The video streamer is as easy to use as it is to setup. Since your PC just sees it as another monitor, you need not worry about software incapability. Unless it's Blu-ray, you shouldn't have a problem playing back your media.
June 2011 Anthony Garland
Turning any old laptop into a wireless HTPC is a dream that many people have as it allows you to get even more value from your laptop, without actually tying up the laptop when you are not watching TV. One such device which allows just that is the Diamond VStream; it is a wireless media streaming device that does not require specialized software to properly output your HD media from your laptop to a big-screen TV. More importantly, the streamer is powered by Certified Wireless USB, not WiFi nor WHDI. How does it work and how well? Let’s find out.
The very first thing you will notice when you take the VStream out of its box is how small the base station is. In fact, with its Lilliputian dimensions (3.4″ x 3.4″ x 1.6″) and weight (0.10 lb.), few if any will have troubles finding room for the VStream in their home entertainment system setup. The inherent disadvantage to the Diamond VStream’s size is that there is only room for a single HDMI output on the back.
This unit has no component, no composite, and no separate digital audio output options. This is perfectly fine if you are running it directly to your HDTV, as the digital audio and video signal will go over the one cable. If you have an aging amplifier or TV without an HDMI input, the VStream may not be right for you and your needs.
On the bright side, one very nice feature the VStream base station boasts is its dual USB ports, one of which is a vertically oriented and the other horizontally. In its default setup, the horizontal is hidden by the rotating plastic cap on the front of the base station, but to gain access to the horizontal port all you need to do is remove the USB receiver push gently on this hinged cap (which is nicely stippled for a sure grip) and the horizontal USB port appears.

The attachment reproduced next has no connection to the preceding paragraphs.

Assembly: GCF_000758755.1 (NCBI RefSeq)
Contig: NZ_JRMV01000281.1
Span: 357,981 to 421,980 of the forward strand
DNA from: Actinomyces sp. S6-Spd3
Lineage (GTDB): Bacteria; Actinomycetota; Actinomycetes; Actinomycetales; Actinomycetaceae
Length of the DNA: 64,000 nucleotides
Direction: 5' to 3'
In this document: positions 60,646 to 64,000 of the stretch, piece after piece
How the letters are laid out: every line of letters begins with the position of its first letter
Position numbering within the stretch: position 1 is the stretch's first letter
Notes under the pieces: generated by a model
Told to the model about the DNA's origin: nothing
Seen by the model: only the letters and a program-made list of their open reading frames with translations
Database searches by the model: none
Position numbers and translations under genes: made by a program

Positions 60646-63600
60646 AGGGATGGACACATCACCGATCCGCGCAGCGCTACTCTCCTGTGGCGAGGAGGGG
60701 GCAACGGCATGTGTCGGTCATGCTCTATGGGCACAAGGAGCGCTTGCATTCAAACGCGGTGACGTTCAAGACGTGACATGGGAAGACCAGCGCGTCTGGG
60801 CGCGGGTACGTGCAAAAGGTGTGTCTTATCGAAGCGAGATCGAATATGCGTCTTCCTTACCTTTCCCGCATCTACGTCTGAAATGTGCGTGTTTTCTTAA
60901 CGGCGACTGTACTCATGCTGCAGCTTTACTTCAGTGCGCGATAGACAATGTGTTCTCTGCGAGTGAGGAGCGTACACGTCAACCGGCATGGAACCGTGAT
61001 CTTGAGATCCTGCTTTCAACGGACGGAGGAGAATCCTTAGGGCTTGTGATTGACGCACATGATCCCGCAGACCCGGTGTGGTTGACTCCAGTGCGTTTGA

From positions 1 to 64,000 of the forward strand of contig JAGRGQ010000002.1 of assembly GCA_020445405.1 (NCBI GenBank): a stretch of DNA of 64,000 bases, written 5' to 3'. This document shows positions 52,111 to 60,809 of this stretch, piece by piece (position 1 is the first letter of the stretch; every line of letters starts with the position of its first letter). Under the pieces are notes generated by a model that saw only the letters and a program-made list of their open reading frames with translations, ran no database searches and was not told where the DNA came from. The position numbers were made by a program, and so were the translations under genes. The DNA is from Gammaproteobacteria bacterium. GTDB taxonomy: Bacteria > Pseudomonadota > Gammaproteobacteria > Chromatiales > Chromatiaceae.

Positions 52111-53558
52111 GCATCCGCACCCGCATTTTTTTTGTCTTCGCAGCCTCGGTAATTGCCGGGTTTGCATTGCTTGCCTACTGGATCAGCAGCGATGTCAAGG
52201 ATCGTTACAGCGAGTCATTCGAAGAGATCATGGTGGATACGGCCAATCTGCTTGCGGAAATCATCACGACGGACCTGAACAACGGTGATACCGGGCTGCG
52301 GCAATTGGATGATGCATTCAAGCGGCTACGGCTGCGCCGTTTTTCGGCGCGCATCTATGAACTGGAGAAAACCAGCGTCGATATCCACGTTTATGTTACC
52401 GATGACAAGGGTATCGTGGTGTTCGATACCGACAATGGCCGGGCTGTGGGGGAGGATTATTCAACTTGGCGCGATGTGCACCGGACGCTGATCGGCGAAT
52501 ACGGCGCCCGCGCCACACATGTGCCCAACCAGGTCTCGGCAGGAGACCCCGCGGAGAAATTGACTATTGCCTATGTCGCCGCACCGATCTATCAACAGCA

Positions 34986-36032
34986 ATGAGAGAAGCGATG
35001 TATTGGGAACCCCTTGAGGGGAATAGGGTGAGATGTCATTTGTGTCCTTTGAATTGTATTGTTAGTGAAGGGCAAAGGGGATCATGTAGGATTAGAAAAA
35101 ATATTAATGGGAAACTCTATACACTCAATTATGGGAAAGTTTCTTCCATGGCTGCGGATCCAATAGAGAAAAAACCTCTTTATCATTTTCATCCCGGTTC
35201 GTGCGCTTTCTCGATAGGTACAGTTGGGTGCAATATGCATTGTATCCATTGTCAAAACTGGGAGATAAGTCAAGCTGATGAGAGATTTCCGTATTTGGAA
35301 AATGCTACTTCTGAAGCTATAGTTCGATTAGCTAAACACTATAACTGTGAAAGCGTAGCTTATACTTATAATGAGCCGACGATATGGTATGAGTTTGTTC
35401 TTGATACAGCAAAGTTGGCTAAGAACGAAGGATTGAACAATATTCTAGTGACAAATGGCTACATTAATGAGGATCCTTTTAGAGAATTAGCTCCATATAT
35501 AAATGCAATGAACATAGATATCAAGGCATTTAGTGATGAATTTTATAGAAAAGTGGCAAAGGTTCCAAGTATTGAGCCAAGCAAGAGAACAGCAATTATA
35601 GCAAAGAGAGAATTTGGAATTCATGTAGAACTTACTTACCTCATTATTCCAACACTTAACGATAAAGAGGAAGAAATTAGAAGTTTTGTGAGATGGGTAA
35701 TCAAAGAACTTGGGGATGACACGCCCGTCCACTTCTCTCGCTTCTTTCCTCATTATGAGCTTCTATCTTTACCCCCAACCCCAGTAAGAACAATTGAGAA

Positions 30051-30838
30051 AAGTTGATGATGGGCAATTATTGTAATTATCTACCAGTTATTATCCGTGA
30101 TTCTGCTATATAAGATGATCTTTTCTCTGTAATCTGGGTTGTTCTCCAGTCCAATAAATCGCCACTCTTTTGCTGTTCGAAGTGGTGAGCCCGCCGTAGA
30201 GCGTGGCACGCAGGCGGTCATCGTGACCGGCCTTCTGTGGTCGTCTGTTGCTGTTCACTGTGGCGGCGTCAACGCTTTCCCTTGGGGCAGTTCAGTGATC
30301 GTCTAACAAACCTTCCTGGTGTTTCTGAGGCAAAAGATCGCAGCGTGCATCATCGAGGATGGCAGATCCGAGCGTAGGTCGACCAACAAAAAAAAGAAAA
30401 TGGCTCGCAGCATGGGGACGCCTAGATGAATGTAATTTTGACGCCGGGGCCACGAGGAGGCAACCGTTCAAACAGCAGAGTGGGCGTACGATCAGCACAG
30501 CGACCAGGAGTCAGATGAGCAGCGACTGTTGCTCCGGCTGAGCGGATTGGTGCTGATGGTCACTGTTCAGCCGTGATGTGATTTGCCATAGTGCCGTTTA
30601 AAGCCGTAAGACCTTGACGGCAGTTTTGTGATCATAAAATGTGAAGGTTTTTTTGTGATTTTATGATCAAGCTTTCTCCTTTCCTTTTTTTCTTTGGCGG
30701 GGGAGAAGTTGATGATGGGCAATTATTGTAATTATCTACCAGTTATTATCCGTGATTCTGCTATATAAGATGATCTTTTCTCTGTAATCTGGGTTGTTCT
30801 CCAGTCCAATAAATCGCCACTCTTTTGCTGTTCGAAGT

This kind of setup should make getting a strong signal from the wireless USB adapter plugged into your laptop a lot easier. Signal strength is critical to getting an seamless experience with any wireless – line of sight only – streaming device. Not every setup will be the same and sometimes small things such as antenna orientation really do make the difference between a great experience and a less than optimal one.
Much as you will be impressed by the base station’s small footprint, you will be really impressed by the USB dongle which plugs into your PC or laptop. It is not only angled 90 degrees, it is also extremely thin compared to most wireless USB adapters and should not block adjacent ports.
The only software you need to install on your system to get the Diamond VStream setup and working is one simple program, aptly named Wireless USB Manager. When you install this program, what you are also installing is the necessary software to set up the VStream to be seen as just another DisplayLink “monitor” – just one that happens to be wireless in nature. This really is going to make life simple for most people. All you need do install this program once, plug in the USB wireless adapter, and set your video output to the “second monitor”. There’s no need to mess around with specialized movie playing software. If you know how to plug in a second monitor to your laptop and use it to watch movies on, you will easy figure out how this device works. If you have ever used a DisplayLink product such as the IOGEAR HD video adapter, then you will be up and running with zero issues.
The only thing you really need worry about is making sure you have a good and strong signal. This is easy to figure out, as the Wireless USB Manager program tells you exactly how good a signal it is getting from the base station. If you run into any interference issues, the advanced features tab will allow you to tweak the channel and other various items which should make for as best a reception as possible. In testing, none of this was needed as 28 feet line of sight distance resulted in full bars reception.